We seem to be back in winter mode, although there's a spring mix of snow, mud, ruts and potholes along West Shore Road, but not as bad as it will be, no doubt. At the top of West Shore Road by Route 2, Danville's end of the road is really bad and there's some indication of washout around the culvert there, so getting too close to the edge is definitely not a good idea. The rest is pretty good as long as you go at a reasonable speed.
There was a meeting tonight at the town hall in Cabot regarding the proposed closing of Route 15 while the bridge in Walden is being replaced. I did not go, but several Joe's Pond people went and I'll have a report later. Diane Rossi said she came away feeling the state "got the message" about safety concerns and will
provide state police or sheriffs at bad intersections, etc. One thing
we can depend on during the summer months in Vermont is that there will
be "road work" going on everywhere, with the result that travelers will
sometimes find they "can't get there from here." Our season for road repairs is comparatively short, but VTrans
has been diligent in letting us know about detours and delays, and in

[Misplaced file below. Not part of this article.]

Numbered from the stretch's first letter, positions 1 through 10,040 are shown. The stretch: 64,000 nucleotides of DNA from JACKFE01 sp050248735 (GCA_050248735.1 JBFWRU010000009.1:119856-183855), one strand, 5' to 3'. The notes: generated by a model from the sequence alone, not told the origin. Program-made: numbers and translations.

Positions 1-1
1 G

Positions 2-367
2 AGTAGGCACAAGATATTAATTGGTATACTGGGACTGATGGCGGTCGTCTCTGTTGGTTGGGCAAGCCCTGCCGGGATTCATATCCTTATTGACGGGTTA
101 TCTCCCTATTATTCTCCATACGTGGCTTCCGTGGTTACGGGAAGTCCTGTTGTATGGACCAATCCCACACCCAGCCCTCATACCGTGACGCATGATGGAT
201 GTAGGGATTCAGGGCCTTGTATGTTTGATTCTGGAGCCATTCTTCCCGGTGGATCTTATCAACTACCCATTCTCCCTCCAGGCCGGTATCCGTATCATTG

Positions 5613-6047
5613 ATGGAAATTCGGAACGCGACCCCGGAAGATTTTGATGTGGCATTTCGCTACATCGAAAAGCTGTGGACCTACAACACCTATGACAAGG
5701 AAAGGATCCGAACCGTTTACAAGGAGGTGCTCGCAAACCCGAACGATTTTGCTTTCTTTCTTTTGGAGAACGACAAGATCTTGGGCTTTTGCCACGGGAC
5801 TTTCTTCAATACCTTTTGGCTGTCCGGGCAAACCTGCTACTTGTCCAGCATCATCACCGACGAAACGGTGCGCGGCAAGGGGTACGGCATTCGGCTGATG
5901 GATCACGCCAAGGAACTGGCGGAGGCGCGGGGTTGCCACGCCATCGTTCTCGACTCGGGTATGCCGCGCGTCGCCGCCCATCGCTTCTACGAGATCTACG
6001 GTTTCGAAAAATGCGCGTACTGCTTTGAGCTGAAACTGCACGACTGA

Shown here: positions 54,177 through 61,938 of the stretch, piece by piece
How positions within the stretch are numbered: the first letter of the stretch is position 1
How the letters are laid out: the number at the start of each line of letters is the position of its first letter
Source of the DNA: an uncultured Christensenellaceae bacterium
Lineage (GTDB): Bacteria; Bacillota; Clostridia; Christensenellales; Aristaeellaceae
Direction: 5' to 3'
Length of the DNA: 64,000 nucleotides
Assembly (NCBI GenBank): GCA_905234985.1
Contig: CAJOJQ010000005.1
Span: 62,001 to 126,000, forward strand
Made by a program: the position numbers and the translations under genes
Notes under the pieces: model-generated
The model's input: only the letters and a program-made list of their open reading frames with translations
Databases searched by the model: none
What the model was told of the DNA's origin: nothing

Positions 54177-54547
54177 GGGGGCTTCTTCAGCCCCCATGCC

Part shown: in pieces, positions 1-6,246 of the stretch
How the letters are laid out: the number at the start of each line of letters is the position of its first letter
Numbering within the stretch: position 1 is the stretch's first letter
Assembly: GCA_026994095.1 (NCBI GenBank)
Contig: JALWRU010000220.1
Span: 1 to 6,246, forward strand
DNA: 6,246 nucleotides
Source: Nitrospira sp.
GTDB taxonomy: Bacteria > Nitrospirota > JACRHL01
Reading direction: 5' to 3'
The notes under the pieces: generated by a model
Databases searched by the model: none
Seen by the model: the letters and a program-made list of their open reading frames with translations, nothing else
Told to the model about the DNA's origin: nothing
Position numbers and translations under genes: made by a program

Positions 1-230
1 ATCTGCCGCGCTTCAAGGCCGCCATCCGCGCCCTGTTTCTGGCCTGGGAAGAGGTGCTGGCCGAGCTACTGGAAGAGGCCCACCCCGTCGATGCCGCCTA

the end, it's worth the extra time and effort to have good, safe roads
I went to Danville today and Dot Larrabee and I did a little research at the town clerk's office. We are hoping to figure out where people were living in West Danville in the 1800's, and found some old maps from Beer's Atlas of 1875 with familiar names. We will check deeds to try figuring out where certain buildings were that have long since either burned or been taken down. We are beginning to get a sense of what the village was like in those early years.
One of the booming spots in the early 1900's was "Poplar Point," later known as "Point Comfort." George Cook owned it in 1906 and set out 100 young poplar trees. At the time, he had 14 lots for sale, and seemed to be in competition with O. B. Flint at the north end of the pond who had a much larger recreation area called Lake Park. Flint had a distinct advantage because the railroad ran along his property and trains stopped at the park to deliver and pick up passengers on a daily basis during the summer, while Poplar Point was ten minutes walking distance from the train station. However, both Cook and Flint did good business in the summer.
I thought this was interesting: In July of 1907, M. M. Goodwin launched a 20 foot gasoline powered boat - the first mentioned. It was equipped to carry 10 people. This would have been a much more modern craft than the wood fired steamers people were used to for cruising around the lake.
Also, while searching these old newspapers, I've kept track of when the ice went out over the years and tomorrow I'll put together that information for you. Too late to help anyone pick the date to win this year's contest, but it may still be interesting. 'Til then.